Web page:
In this video, we'll look at how to use INDEX and MATCH with an Excel Table.
Using INDEX and MATCH with an Excel Table is wonderfully straightforward.
To illustrate, I'll build INDEX and MATCH formulas that do the same thing as the VLOOKUP formulas already on this worksheet.
First, to recap, these VLOOKUP formulas currently retrieve information from Table1 based on the ID provided in K4.
Each formula uses the lookup_value from K4, the entire table for table_array, and the MATCH function to figure out what column number to return, based on column names in column J. The last argument is FALSE to force an exact match.
If I change the ID, the formulas return information for a different employee.
I'll start off by creating a copy of this structure to the right, then I'll remove the formulas.
A simple way to build out an INDEX and MATCH formula is to start with INDEX only and hardcode the row and column numbers.
For array, I use the entire table.
For row_number, I hardcode 5, since ID 622 corresponds to row 5 in the table.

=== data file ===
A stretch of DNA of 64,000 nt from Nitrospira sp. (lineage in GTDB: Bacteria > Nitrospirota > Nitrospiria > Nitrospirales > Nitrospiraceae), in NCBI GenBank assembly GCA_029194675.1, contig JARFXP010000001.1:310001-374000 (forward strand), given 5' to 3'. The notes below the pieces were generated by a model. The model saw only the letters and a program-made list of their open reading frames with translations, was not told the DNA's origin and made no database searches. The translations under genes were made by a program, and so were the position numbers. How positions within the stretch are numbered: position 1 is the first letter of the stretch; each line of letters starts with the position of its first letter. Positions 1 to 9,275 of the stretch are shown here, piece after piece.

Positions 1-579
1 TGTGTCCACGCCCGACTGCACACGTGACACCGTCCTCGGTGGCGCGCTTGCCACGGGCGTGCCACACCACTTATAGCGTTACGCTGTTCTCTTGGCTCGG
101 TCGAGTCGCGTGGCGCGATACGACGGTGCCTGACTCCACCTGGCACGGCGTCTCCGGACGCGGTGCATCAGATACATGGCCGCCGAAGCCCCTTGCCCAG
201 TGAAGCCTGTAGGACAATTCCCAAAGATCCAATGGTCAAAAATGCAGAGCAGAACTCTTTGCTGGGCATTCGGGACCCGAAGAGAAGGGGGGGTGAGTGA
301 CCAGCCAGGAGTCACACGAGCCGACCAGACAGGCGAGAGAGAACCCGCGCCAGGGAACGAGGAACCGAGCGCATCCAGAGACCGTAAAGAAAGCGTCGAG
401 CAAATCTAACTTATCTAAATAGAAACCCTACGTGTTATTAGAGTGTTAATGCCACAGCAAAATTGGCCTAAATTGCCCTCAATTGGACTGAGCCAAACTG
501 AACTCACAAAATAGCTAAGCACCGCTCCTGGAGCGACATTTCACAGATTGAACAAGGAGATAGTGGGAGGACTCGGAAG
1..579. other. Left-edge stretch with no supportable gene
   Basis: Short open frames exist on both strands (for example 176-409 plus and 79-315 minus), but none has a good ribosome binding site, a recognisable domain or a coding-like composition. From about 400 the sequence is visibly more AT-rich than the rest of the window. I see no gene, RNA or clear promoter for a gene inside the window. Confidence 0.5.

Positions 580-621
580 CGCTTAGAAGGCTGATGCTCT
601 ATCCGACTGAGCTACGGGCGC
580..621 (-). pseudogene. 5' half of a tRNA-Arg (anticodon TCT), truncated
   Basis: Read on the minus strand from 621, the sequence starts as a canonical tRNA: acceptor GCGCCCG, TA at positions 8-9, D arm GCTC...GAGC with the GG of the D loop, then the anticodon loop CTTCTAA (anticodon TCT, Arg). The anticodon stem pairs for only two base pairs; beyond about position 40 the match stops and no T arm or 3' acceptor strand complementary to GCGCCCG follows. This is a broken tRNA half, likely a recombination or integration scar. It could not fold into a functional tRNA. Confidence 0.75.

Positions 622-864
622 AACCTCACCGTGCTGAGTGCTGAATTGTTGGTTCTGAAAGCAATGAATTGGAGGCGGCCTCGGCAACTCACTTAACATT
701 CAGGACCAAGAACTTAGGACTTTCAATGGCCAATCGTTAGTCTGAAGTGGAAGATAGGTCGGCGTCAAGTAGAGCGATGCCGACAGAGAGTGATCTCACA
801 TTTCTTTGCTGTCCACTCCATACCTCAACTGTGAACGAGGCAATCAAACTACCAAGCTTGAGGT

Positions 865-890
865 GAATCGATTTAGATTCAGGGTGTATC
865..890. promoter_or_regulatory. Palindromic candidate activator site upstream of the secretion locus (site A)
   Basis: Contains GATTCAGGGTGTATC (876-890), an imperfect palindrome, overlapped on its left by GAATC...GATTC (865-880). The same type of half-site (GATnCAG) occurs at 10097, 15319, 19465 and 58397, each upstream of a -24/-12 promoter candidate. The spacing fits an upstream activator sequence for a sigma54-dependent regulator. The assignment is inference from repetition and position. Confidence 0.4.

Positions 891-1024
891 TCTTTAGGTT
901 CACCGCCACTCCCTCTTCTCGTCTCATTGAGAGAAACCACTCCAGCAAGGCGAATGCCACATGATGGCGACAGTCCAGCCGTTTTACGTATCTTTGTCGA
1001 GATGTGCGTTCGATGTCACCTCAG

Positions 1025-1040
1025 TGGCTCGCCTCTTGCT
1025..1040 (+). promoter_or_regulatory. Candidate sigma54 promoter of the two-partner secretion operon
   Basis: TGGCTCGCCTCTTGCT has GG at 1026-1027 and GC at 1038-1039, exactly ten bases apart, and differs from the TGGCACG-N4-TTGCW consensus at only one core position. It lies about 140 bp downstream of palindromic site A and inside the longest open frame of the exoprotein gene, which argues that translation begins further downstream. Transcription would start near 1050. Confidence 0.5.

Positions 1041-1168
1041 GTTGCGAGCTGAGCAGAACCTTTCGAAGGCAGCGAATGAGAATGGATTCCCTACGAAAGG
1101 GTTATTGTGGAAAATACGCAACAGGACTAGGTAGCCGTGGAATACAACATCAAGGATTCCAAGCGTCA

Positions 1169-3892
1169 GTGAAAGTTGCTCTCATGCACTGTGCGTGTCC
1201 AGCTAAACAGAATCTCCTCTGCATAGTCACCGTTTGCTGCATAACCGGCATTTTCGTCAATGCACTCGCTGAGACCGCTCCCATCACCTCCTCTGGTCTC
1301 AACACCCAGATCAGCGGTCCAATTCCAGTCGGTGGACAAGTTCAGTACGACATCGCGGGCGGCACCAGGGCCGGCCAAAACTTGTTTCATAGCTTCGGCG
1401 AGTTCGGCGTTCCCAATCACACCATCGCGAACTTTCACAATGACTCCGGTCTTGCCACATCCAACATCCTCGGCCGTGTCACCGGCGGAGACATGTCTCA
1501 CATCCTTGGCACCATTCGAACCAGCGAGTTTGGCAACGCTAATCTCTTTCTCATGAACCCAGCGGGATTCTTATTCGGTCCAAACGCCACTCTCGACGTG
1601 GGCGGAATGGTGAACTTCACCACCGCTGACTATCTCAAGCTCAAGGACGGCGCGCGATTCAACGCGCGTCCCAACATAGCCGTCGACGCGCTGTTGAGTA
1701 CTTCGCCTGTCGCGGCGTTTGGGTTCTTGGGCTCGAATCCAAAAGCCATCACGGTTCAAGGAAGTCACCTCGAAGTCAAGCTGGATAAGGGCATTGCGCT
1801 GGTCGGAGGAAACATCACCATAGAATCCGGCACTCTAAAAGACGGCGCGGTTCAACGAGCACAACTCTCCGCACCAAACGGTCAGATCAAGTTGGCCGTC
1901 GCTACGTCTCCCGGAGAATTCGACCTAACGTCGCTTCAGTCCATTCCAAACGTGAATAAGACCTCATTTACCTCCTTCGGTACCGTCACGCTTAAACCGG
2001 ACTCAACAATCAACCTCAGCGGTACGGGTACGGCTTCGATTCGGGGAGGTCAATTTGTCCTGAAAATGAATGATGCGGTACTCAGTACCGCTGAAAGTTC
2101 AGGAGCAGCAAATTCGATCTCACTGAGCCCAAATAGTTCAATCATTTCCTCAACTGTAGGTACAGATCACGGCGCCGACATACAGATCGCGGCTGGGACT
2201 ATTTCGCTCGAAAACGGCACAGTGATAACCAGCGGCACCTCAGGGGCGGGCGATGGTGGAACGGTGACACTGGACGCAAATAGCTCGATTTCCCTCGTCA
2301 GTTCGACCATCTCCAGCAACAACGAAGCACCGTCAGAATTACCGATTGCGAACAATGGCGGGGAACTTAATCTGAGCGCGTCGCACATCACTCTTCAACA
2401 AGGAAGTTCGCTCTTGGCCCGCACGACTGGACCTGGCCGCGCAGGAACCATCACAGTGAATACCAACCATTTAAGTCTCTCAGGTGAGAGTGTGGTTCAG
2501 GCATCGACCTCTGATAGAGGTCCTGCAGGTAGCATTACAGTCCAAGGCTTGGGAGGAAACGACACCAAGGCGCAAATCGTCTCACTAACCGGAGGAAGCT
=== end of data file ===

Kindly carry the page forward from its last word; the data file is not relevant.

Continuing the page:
For column_index, I use 2, since first name is the second column.
With this information, INDEX correctly returns "Jon".
If I copy the formula down and change the column number to 3, I'll get Jon's last name.
Now all I need to do now is replace the hardcoded values with MATCH.
To get the row_number, I use MATCH with N4 as the lookup_value, I need to lock this because I don't want this to change.
The array is the ID column of the table.
And match_type is zero, for exact match.
The row number now works.
To get column_number, I use MATCH again.
This time, the lookup_value comes from column M.
The array is the table header.
And match_type is again zero, for exact match.
And now I have a set of working formulas, that work just like the VLOOKUP version.
However, INDEX and MATCH offers one big advantage.
Unlike VLOOKUP, the lookup_value doesn't need to be the first column.
If I move the ID column in the table, the VLOOKUP formulas stop working, but the INDEX and MATCH formulas continue to work just fine.